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school. now there's fatigue with the fans. after all of these incidents, whether ohio state, fans are beginning to say, what is going on? why is the ncaa not paying these kids something? like we see all the time, these jerseys are sold, faces are all over merchandise. wire these players not getting some cut? you can say they get a free education. trust me, the school is making a lot more money unless scholarship they're paying him. dagen: his problems look like small potatoes compared to what mr. rodriguez is going to a safe. the decision will come out later this afternoon, not right at noon, according to reports. use a 1:00 p.m. >> there are talking 1:00 p.m. dagen: what do you expect? >> be suspended, but i expect a-rod to appeal this. unless the commissioner of baseball throws down the hammer and says, hey, look, there is a clause in the collective bargaining agreement that says this is where the best interest
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of baseball and i can overrule appeals. i think he will play tonight. his first game back this season, healthy, ready to go. it will be interesting. dagen: he was playing here, yankee fans anecdotally want him gone. >> a lot of newspapers have that covered. pretty much go way. dagen: what a great headline. you will be able to see peter among an all-star lineup. it's great to see you. thank you. we love talking about sports. take care. maine's warehouse executive has been reunited with his namesake brand, and he plans to help create jobs in the u.s. and cbs if you have time warner cable and the york, l.a., and other cities you're not watching it. will it bring those two back to the table?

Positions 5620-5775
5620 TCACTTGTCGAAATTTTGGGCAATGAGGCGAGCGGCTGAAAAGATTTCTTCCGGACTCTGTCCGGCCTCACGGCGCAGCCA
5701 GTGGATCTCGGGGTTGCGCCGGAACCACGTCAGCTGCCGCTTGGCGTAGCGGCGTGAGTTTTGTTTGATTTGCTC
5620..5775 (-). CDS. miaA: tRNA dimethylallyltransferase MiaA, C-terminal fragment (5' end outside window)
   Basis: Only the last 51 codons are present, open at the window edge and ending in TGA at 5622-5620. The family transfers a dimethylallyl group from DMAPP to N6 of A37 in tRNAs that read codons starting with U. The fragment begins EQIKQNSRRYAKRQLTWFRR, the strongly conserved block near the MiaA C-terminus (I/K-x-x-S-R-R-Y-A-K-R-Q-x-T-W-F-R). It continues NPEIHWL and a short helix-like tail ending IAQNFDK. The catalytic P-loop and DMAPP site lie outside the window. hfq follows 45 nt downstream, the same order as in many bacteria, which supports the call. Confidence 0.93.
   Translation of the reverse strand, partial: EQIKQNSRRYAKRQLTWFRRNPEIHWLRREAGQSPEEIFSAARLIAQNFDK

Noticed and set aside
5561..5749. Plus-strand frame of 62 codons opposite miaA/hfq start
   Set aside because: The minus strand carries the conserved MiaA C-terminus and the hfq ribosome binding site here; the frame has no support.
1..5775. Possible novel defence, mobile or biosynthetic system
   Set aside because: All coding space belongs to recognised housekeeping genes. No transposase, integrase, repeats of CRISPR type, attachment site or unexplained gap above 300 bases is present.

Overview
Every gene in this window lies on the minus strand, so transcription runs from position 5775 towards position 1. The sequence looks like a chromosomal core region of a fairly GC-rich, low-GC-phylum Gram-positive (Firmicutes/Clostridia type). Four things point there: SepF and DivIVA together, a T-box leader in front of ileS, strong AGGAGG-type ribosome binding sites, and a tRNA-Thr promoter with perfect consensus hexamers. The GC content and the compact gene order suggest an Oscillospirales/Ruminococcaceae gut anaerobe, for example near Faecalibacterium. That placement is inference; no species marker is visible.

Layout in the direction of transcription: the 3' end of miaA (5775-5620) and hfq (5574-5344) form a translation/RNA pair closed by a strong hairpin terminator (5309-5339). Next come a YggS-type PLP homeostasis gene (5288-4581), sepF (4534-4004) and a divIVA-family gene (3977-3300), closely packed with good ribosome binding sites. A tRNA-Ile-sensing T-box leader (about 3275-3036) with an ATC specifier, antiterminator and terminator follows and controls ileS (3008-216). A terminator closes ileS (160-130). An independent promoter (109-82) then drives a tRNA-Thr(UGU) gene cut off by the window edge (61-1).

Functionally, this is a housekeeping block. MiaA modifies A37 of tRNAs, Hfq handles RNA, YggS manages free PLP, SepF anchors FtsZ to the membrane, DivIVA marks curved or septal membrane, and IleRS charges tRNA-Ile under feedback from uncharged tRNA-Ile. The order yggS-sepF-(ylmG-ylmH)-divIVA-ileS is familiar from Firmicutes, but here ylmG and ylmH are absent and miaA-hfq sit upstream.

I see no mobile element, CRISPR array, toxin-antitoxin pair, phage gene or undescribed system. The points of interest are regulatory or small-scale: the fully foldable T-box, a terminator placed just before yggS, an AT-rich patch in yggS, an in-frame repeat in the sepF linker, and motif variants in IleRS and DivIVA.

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today is tyson foods. the company's largest food processor reported before the bell that profits more than tripled with strong demand for chicken and beef with the stocking of 52 week high today. jet blue going upscale. the normally discount airline is adding expensive seats on some of its longer flights which the company hopes to price lower than tickets from other airlines. hot meals and unlimited alcohol. and number two is number one. universal will take in more than 27 million. it overtook wolverine. that is the latest from the fox business network, giving you the power to prosper. ♪ right now, 7 years of music is being streamed.
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a quarter million tweeters are tweeting. and 900 million dollars are changing hands online. that's why hp built a new kind of server. one that's 8 smaller. uses 89% less energy. and costs 77% less. it's called hp moonshot. and it's giving the internet the room it needs to grow. this&is gonna be big. hp moonshot. it's time to build a better . ♪ dagen: talk about needing a bigger push to make things here in america. take a look at the statistic. the u.s. spends over $113 billion every year importing textiles and apparel,
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that is according to census trade data. our next guest his company is currently -- well, he will explain it all. he is about making things here in america. chief creative director at maine's warehouse, and he has just been reunited with his name said brand >> i think it was an organic decision. the men's wear house organization is extraordinary with 600 stores. so i think the landscape of our industry is changing. the traditional wholesale retail business does not exist the way that it did 20 years ago. some now by being direct, by taking a great product direct to the consumer you get a better price, better value, better quality. it is really kind of a match made in heaven. and of course, being reunited